Last month BuildOnline declared itself the first project collaboration provider to turn a profit, thanks to an overdue awakening of interest in the civils sector. But was it ever really asleep? Mark Hansford investigates.
In recent months many of the industry's biggest clients have boasted how project collaboration software will save them time and money on construction projects: The Highways Agency, BAA, Thames Water and the Metronet Consortium are all now committed users of internet and intranet based information sharing systems.
One of these deals, with Metronet, was big enough to push specialist provider to the civils sector BuildOnline past break-even point, eliciting huge sighs of relief.
'Two years ago there was a lot of hype around the dotcoms and people were hesitant about investing, ' says managing director Mark Oliver. 'Now the market has settled down and people are asking not 'should I be using this?' but 'who should I work with?'.'
'It's a bit like the early days of CAD [computer aided design], where each consultant had their own CAD software. But they have all now moved to industry standard software, and the same will happen with project collaboration, ' Oliver predicts.
Oliver quotes from Barbour Index 2002, which forecasts that next year the percentage of new projects using collaboration will grow to 20%, up from 10% this year and just 2% in 2002 - figures backed by a recent NCE poll of the internet in which 94% of respondents said they are regular business users of the internet, and 38% said they were using online project collaboration.
Use of project collaboration software varies widely according to the value of the job: On projects worth more than £5M, 55% of teams will use them next year, up from 35% this year and 25% last. That collaboration seems to appeal more to the larger projects is of no surprise to Oliver.
'If you can increase your profit margin from 2% to 2.5% on a £5M job, that's a big gain and means you can afford to spend a bit on software. £1.5M is the smallest project we have, ' Oliver says. His view is shared by Causeway Technologies chief executive Graeme CunninghamWalker. 'Collaboration is coming to the fore and is now part of the IT shopping list for the big multi-million pound projects.
But it is still an open question for small and medium-sized projects. 'We've not yet worked out whether there is a clear return for the smaller, tens of thousands, jobs, ' he says.
But is project collaboration the sole preserve of larger projects? And who decides to use it in the first place?
'In our experience the decision to use collaboration comes either from the client or contractor for use on a specific project, ' Oliver states. 'Consultants tend to work in a decentralised way, so different people have different preferences and decisions are made on a project level, where it is the choice of the client or contractor.'
Oliver firmly believes BuildOnline to be 'the choice of the contractor' and cites projects such as the A303 widening at Stonehenge, the A3 widening at Hindhead, and the A120 Stansted to Braintree improvement, all of which are using BuildOnline through its links with contractor Balfour Beatty.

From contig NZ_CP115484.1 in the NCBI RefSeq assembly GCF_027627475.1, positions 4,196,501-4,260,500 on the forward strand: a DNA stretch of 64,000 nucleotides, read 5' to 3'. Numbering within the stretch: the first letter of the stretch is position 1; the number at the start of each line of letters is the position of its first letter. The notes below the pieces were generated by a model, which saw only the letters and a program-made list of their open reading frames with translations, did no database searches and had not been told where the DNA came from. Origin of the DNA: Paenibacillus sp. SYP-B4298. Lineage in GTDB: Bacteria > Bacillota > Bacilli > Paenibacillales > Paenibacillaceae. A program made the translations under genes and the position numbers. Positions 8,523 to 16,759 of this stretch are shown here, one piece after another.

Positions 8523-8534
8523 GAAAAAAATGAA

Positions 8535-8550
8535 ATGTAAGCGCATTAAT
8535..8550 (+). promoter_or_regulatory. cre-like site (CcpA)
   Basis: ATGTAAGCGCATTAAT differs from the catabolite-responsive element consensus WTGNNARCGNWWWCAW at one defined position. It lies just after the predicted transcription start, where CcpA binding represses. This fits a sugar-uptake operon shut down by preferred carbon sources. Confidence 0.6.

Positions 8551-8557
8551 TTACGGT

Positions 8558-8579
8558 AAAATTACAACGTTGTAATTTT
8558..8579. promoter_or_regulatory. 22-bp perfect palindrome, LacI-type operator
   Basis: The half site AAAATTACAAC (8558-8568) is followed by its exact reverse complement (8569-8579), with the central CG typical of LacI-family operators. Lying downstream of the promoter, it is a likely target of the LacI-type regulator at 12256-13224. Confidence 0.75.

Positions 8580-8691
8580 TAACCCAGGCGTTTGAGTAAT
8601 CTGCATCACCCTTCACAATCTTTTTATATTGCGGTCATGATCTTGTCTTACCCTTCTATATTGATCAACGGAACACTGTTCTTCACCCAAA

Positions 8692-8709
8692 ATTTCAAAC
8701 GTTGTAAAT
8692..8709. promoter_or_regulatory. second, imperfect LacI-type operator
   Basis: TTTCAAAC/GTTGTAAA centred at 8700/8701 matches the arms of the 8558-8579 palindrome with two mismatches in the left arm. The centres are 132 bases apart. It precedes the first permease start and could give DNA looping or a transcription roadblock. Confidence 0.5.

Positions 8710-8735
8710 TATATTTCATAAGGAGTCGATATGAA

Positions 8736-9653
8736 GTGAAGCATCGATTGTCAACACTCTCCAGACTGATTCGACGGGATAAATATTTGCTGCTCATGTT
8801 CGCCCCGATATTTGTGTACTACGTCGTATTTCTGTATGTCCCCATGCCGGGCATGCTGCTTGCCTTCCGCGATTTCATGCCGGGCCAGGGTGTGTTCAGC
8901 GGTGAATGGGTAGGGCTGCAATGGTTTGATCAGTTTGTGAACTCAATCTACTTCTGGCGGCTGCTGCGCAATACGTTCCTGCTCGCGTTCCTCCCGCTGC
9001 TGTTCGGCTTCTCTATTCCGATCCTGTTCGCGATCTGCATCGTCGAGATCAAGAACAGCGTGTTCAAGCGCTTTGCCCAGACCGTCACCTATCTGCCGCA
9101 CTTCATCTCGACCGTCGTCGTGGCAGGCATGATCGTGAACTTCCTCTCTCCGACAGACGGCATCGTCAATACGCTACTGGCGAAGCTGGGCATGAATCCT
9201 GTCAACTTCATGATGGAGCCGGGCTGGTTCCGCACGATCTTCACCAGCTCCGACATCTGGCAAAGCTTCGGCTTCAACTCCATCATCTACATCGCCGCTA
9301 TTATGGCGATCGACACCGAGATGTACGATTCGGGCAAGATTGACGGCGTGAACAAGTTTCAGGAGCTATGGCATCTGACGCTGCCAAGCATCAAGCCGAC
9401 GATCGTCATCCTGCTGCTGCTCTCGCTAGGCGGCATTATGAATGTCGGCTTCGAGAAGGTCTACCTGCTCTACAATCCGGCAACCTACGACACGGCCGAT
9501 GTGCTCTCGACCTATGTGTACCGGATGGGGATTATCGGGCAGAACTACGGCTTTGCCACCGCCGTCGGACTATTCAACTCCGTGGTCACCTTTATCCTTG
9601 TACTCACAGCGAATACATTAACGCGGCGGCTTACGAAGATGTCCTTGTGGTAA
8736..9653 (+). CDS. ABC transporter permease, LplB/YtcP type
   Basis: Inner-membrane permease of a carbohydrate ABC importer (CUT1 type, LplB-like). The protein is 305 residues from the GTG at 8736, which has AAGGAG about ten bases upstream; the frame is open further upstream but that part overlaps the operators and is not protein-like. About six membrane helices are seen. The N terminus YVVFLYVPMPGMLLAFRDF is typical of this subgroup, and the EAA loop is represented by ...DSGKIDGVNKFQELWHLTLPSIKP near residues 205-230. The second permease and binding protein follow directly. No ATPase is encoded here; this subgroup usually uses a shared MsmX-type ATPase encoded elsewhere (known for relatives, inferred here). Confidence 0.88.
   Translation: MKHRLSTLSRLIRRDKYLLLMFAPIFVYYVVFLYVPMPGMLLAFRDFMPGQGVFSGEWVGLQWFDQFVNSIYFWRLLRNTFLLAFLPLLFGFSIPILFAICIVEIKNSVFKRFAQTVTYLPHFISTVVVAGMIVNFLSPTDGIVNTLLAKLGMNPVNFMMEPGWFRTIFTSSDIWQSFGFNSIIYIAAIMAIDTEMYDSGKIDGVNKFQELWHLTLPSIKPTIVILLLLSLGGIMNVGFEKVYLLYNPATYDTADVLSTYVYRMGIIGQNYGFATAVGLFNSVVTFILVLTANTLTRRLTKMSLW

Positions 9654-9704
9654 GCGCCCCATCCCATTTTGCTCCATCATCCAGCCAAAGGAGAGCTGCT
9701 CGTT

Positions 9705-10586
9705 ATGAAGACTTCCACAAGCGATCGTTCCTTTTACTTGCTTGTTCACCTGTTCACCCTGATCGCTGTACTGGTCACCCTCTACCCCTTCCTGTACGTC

But major consultants would surely disagree. Atkins for one has been a user of project collaboration for more than two years, with over 5,600 employees worldwide using iProNET, a customised version of Business Collaborator.
Similarly, consultant Mott MacDonald has this week signed a deal continuing its commitment to collaboration provider 4Projects. Like Atkins, Mott MacDonald uses a generic form of the extranet facility provided by 4Projects and has almost 1,800 users worldwide.
Certainly, no suggestion that civils consultants have been slow on the uptake goes down well with Business Collaborator technical director Stephen Crompton. 'Six out of the top twelve UK consultants use our software, but they use it in a generic system, ' says Crompton.
'There is a big difference between having collaboration for one project and having it for an entire programme. We are certainly only interested in getting in on a company-wide basis. Being project-based is not financially supportable.'
Consultant Arup is another early adopter, and through Causeway Technologies will be using collaboration across the project team on the M6 Toll (see box). 'Arup has been using our solution for two years or more, ' says CunninghamWalker. 'You might argue that the civils sector was late to embrace collaboration, but it is my view that we have now leapfrogged over the building sector.
'In the building industry, where traditional, adversarial contracts are still the norm, firms are holding a lot of information outside of shared extranets. But in civils, because of the new procurement methods, firms are using extranets to take on a more collaborative culture. Civils firms are opening up far more information for all to see through extranets.'
So is it the decision of contractors and clients? One client to definitely let its consultants decide is the Highways Agency.
It left the choice to its new Managing Agent Contractors (MACs) with Causeway coming out clear winner - its software is now being used in Areas 7, 9 and 11.
The Agency will be hoping it can match the benefits claimed by another major UK client, BAA. Savings made in the last year through its use of Asite - which supplies project collaboration tools through Citadon and BIW Technologies - have prompted BAA to predict that £8M will be saved by using Asite in 2003.
'Over the last year Asite has delivered significant time and cost benefits to BAA's projects, typically reducing out-turn costs by 2%, ' says Mathew Riley, BAA commercial director for Terminal Five and a non-executive director of Asite. 'As a direct result of these benchmarked figures we are now rolling out Asite across all future projects.
'This will deliver predictable savings in the region of £8M for 2003, ' says Riley. And that really is the bottom line.'